Interpreters' training needs in refugee humanitarian crises: Perceptions from Cameroon

Ebenezer Tedjouong, Marija Todorova

Research output: Chapter in book/report/conference proceedingChapterpeer-review

Abstract

This chapter looks at the specific issues that arise from the work of interpreters in the refugee context, including neutrality, empathy, and trust-related matters and will propose approaches to address those through adequate training. Interpreting for refugees in humanitarian emergencies is one of the least studied and most under-recognised types of interpreting. Interpreters that dealt with conflict and post-conflict situations in their line of work had the same complaint: a lack of specialised training for their specific role. In the world at large, but especially in Africa, unfortunately, interpreting in conflict zones and providing interpreting services in the many refugee camps that come into existence as a result of conflict is a frequently required mode of work for interpreters. Mirabelle works as humanitarian staff for the International Red Cross organisations and has organised several sensitisation campaigns in refugee camps in the Northern regions of Cameroon.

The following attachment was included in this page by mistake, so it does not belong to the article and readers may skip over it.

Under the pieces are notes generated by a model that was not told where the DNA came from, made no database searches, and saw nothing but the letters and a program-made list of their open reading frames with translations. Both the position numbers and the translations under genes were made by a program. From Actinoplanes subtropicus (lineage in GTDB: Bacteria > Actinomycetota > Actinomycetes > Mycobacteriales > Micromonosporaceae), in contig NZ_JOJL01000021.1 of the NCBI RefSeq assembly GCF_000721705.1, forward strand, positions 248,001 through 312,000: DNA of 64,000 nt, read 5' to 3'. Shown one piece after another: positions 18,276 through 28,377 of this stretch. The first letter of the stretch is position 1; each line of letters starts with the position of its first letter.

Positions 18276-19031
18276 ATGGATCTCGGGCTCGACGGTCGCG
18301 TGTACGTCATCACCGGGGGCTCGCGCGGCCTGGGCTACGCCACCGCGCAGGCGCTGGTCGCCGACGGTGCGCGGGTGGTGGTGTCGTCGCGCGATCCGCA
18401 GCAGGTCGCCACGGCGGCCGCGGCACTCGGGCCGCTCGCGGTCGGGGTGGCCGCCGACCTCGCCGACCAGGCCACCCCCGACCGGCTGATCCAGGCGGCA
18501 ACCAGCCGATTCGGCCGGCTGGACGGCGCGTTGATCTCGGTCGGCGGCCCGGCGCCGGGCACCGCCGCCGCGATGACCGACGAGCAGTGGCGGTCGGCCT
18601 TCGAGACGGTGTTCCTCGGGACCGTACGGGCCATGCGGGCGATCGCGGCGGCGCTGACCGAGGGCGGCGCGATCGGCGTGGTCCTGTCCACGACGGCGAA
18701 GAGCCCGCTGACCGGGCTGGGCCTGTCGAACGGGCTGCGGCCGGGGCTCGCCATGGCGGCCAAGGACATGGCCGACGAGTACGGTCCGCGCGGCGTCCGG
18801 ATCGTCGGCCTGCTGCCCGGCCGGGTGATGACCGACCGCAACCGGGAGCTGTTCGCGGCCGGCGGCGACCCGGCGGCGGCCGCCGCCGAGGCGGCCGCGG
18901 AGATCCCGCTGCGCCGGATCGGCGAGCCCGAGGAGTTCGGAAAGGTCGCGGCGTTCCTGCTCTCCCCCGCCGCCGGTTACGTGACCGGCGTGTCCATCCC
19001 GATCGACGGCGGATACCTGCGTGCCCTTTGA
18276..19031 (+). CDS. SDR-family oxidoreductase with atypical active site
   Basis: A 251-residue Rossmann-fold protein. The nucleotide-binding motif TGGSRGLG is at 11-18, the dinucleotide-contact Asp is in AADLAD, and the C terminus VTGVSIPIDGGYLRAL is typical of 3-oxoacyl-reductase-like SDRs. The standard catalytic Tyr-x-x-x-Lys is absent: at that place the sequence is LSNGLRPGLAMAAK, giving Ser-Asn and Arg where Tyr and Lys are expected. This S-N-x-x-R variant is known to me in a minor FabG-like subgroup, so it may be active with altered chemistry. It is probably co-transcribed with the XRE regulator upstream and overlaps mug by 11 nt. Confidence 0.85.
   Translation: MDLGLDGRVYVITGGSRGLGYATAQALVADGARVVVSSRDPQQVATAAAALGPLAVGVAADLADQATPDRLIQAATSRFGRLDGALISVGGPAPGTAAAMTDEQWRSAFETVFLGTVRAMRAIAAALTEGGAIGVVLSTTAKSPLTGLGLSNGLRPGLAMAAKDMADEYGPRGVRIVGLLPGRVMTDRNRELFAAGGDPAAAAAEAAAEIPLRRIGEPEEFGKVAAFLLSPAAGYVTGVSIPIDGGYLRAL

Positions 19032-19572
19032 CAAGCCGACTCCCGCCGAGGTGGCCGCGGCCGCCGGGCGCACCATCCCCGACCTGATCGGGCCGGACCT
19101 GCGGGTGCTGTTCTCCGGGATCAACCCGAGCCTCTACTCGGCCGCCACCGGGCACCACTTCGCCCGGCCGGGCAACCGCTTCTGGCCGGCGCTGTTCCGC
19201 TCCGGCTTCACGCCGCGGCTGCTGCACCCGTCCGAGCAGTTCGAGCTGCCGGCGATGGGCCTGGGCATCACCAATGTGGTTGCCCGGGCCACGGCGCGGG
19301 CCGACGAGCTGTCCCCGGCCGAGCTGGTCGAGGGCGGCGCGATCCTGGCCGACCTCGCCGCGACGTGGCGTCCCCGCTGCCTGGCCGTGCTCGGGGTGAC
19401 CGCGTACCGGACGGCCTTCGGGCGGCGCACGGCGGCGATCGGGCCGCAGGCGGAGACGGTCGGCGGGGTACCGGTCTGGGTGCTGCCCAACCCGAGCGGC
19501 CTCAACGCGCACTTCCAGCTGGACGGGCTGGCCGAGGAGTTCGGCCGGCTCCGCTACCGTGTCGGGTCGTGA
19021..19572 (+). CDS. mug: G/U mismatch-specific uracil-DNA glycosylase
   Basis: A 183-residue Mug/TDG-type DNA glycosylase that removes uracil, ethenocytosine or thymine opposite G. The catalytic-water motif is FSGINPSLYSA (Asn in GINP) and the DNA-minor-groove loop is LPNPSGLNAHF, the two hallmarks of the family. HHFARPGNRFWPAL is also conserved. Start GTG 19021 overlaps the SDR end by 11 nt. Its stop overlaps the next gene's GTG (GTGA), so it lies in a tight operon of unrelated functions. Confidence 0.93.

Original languageEnglish
Title of host publicationInterpreter Training in Conflict and Post-Conflict Scenarios
EditorsLucía Ruiz Rosendo, Marija Todorova
Place of PublicationOxon & New York
PublisherRoutledge
Chapter8
Pages101-113
Number of pages13
Edition1st
ISBN (Electronic)9781003230359
ISBN (Print)9781032136615, 9781032136592
DOIs
Publication statusPublished - 29 Nov 2022

Scopus Subject Areas

  • Arts and Humanities(all)
  • Social Sciences(all)

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